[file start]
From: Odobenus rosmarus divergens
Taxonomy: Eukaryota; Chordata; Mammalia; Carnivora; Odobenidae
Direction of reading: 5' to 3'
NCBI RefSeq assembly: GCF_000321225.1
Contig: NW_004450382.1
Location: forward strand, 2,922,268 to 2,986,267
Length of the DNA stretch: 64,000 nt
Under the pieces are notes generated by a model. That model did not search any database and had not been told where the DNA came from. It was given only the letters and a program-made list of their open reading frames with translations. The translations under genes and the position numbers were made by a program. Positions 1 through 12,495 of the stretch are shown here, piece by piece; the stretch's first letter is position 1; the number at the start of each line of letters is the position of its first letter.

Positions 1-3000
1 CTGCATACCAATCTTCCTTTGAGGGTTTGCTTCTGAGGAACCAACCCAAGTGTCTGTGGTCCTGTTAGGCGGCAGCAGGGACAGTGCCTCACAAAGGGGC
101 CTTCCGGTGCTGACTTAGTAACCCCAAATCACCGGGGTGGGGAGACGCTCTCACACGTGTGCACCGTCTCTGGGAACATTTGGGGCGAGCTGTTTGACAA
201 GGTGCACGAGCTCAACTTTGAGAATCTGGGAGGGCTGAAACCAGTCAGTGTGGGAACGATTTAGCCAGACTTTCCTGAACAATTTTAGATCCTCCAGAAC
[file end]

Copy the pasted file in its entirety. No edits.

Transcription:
From: Odobenus rosmarus divergens
Taxonomy: Eukaryota; Chordata; Mammalia; Carnivora; Odobenidae
Direction of reading: 5' to 3'
NCBI RefSeq assembly: GCF_000321225.1
Contig: NW_004450382.1
Location: forward strand, 2,922,268 to 2,986,267
Length of the DNA stretch: 64,000 nt
Under the pieces are notes generated by a model. That model did not search any database and had not been told where the DNA came from. It was given only the letters and a program-made list of their open reading frames with translations. The translations under genes and the position numbers were made by a program. Positions 1 through 12,495 of the stretch are shown here, piece by piece; the stretch's first letter is position 1; the number at the start of each line of letters is the position of its first letter.

Positions 1-3000
1 CTGCATACCAATCTTCCTTTGAGGGTTTGCTTCTGAGGAACCAACCCAAGTGTCTGTGGTCCTGTTAGGCGGCAGCAGGGACAGTGCCTCACAAAGGGGC
101 CTTCCGGTGCTGACTTAGTAACCCCAAATCACCGGGGTGGGGAGACGCTCTCACACGTGTGCACCGTCTCTGGGAACATTTGGGGCGAGCTGTTTGACAA
201 GGTGCACGAGCTCAACTTTGAGAATCTGGGAGGGCTGAAACCAGTCAGTGTGGGAACGATTTAGCCAGACTTTCCTGAACAATTTTAGATCCTCCAGAAC